US Representative for North Carolina Ted Budd (R-NC) says that the US can adopt crypto-friendly regulations amid fear of the evolution of blockchain and decentralized finance (DeFi).
In an interview on the Maker Speaker Series sponsored by DeFi protocol MakerDAO, the US lawmaker says that some of his colleagues in the House Financial Services Committee are concerned that emerging financial technologies could hurt America’s sovereignty, destabilize the dollar and pose threats to national security.
“Some in the House that sit not too far from me on the House Financial Services Committee that would call this blockchain basically a financial 911. I totally disagree with that. I think we need to be very open to this. We need to make the US the place where this flourishes and this develops.
It’s a new technology. It’s going to evolve and I’d rather it evolve here in the US than in Singapore or in Estonia or somewhere else, not those nations but other nations that could be hostile to us.
I’d rather it be on our shores, and so we have a regulatory framework where people can expect what the future’s going to look like and they can develop within inside that framework.”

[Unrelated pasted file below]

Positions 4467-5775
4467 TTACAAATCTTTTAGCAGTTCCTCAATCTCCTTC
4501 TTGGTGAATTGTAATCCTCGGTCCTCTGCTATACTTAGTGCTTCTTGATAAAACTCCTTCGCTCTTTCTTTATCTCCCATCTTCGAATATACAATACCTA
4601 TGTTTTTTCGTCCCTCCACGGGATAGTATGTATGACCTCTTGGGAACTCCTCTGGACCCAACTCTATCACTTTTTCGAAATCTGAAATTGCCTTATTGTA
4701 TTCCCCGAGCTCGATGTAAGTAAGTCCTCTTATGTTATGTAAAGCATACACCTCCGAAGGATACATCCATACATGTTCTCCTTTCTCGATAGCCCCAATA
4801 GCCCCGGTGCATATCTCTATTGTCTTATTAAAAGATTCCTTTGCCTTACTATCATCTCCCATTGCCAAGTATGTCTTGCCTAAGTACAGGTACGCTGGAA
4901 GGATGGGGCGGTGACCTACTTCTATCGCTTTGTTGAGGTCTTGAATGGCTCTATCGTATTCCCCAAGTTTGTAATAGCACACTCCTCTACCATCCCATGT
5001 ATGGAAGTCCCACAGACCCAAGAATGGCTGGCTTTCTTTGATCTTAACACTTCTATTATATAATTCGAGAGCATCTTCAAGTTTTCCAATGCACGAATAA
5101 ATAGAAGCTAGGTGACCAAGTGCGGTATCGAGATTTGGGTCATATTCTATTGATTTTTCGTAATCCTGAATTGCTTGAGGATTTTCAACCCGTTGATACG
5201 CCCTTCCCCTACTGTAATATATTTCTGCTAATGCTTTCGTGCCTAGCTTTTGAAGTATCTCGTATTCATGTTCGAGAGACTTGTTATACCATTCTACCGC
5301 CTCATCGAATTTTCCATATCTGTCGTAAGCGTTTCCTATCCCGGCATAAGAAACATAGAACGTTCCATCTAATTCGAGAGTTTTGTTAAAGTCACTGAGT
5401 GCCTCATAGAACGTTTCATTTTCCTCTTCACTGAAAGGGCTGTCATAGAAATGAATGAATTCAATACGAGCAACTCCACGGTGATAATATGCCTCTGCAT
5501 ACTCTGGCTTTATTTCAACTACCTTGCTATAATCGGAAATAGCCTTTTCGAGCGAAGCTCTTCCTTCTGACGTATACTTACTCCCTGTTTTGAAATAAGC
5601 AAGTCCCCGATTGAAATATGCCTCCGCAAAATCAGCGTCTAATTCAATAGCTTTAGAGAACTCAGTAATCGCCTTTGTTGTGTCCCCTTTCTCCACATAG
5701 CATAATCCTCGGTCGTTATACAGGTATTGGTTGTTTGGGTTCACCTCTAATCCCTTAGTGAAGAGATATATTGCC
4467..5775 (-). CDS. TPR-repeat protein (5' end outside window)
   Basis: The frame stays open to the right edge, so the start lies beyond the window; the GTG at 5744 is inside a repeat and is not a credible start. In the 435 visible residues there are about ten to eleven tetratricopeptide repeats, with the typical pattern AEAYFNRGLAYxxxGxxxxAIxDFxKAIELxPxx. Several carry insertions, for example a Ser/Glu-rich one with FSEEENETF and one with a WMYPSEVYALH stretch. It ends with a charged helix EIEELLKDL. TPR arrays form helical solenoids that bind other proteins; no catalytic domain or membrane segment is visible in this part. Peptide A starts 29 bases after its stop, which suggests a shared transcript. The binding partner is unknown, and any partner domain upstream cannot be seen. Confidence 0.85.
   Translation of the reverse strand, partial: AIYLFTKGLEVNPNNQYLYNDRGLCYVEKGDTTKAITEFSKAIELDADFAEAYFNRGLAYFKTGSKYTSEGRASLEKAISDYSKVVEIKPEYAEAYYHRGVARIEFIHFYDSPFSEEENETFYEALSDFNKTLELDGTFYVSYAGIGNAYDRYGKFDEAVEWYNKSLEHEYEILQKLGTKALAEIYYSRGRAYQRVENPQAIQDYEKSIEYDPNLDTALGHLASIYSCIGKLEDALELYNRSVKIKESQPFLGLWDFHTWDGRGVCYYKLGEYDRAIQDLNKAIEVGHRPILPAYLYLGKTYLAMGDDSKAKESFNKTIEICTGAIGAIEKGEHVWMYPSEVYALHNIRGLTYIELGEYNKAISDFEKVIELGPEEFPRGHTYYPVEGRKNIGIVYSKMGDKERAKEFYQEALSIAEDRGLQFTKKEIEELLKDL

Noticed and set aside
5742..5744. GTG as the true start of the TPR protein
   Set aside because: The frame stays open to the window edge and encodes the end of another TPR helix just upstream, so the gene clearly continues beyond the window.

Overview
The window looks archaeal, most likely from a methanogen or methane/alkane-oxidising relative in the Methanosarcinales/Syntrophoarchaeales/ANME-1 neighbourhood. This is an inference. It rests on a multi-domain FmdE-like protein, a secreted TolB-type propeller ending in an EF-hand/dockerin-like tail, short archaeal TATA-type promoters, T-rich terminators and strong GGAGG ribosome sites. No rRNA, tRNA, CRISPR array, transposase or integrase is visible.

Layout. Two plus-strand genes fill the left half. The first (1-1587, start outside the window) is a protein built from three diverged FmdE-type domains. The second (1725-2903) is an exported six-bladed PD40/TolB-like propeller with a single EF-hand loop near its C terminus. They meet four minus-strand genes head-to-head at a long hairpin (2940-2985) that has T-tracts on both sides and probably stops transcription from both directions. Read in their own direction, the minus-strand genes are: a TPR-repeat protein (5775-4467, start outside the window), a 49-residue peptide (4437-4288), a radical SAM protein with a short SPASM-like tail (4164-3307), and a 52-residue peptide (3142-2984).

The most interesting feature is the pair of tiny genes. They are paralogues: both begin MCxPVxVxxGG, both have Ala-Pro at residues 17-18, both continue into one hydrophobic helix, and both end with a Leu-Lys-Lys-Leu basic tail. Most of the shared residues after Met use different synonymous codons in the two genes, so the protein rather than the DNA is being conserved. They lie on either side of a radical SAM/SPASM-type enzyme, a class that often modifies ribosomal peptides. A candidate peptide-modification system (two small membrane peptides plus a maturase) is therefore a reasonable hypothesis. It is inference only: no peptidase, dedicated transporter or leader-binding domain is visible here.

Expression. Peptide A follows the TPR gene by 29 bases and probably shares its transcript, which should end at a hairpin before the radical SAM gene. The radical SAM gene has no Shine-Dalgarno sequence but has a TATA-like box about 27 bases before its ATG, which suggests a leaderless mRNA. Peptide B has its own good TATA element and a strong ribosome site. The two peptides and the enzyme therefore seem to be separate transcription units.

The legislator also says that MakerDAO, which maintains and regulates the stablecoin Dai (DAI), and the crypto community should engage with regulators in the industry.
“I would encourage your members to know their legislators in the House, particularly in the US House since it’s a stablecoin and it’s a matter of US currency. Know those that are on the Financial Services Committee – I’m one of them – and know their members of congress.
Maybe you can meet at one of their district offices and call their district director. Ask to set up a meeting. Call their scheduler and ask to get on their calendar for 15 minutes and just propose it.
If you can explain it really clearly, ask how they think about these things, propose the questions ahead of time. We’re pretty accessible. Or even talk to the staff member. If they are on financial services, they’ll have a staff member dedicated to all things financial services. If they’re not, they have somebody on their staff that covers those issues.”
Budd urges stakeholders to reach out to lawmakers, who play a role in policy creation.
“All interests sort of flow through DC because of the regulatory frameworks that come out of this place, out of the laws that come out of this place. But there’s also a lot of relationships that go along with this. So make a trip to DC, get on here, get on the calendars, have a meeting like this.”
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